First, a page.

Indonesia’s President Joko “Jokowi” Widodo has submitted a proposal to the transportation ministry to allow foreign airlines to serve domestic routes as a way to reduce airfares. The proposal is under review at the transportation ministry.
According to the transportation minister, foreign airlines wishing to operate in the country would be obliged to follow strict rules, such as the Cabotage principle, which would mean foreign companies would have to establish a company in Indonesia with 51% shares owned by Indonesian nationals. Additionally, companies would be subjected to regular airworthy checks by the transportation ministry to ensure flight safety and security.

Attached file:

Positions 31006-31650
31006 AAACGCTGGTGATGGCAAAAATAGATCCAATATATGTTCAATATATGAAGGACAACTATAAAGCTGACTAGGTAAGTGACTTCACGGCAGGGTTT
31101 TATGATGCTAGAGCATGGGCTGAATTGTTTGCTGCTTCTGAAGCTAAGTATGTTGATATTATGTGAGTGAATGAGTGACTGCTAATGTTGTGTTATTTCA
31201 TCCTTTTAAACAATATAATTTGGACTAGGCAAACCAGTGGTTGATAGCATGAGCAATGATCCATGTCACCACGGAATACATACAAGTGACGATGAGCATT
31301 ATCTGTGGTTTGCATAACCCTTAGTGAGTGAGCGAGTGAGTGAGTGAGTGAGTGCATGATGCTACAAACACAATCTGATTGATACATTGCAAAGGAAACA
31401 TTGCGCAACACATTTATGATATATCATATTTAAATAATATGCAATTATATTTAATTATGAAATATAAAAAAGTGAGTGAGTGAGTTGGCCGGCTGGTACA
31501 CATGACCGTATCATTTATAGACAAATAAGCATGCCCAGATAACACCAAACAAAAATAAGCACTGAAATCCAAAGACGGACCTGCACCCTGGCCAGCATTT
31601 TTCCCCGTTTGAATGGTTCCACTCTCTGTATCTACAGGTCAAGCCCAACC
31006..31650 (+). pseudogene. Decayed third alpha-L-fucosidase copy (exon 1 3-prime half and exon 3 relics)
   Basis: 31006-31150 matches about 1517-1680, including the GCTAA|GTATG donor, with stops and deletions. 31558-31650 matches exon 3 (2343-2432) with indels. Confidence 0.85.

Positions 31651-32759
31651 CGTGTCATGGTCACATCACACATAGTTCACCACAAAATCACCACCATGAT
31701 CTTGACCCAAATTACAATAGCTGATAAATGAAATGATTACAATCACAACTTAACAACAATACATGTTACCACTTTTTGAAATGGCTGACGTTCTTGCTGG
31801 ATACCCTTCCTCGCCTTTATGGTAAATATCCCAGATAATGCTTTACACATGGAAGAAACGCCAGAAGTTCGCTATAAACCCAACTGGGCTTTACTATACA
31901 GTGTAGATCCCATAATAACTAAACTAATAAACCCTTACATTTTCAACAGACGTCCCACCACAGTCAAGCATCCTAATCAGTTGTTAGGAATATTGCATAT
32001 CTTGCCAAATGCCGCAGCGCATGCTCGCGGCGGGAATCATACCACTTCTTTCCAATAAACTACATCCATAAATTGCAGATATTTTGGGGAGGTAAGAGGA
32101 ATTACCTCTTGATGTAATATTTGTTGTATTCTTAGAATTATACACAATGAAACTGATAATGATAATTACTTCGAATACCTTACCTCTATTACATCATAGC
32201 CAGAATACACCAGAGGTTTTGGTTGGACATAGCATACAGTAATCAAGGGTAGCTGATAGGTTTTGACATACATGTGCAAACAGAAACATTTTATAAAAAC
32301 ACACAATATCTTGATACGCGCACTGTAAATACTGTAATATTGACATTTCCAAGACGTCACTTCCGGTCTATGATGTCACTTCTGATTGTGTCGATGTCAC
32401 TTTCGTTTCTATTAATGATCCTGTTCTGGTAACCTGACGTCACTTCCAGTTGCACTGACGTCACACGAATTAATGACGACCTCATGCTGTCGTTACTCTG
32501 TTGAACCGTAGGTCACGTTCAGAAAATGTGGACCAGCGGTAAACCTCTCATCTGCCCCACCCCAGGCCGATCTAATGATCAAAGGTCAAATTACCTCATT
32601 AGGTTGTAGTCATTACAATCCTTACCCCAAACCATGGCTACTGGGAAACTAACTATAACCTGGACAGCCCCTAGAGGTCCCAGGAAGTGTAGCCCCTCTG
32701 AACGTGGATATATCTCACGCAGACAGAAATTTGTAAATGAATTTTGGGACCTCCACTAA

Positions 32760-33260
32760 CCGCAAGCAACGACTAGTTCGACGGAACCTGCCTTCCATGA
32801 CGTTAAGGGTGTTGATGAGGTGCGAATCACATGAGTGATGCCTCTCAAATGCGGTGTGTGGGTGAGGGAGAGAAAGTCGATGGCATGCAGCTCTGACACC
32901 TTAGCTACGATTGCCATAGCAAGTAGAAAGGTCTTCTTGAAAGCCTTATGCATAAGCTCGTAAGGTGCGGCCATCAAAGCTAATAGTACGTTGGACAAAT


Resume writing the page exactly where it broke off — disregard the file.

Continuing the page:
Businesses have welcomed the proposal, noting it would enhance competition and benefit the country’s tourism industry. Currently only two major players dominate domestic routes, namely Garuda Group and Lion Group.
However, an international law expert at the University of Indonesia has warned the government against opening up its skies to foreign airlines, mainly citing potentially negative long term impacts such as the death of the domestic airline industry and future difficulty stopping further entry of foreign airlines into the country, including potential acquisition of domestic airlines.
(Source: The Jakarta Post; Channel News Asia)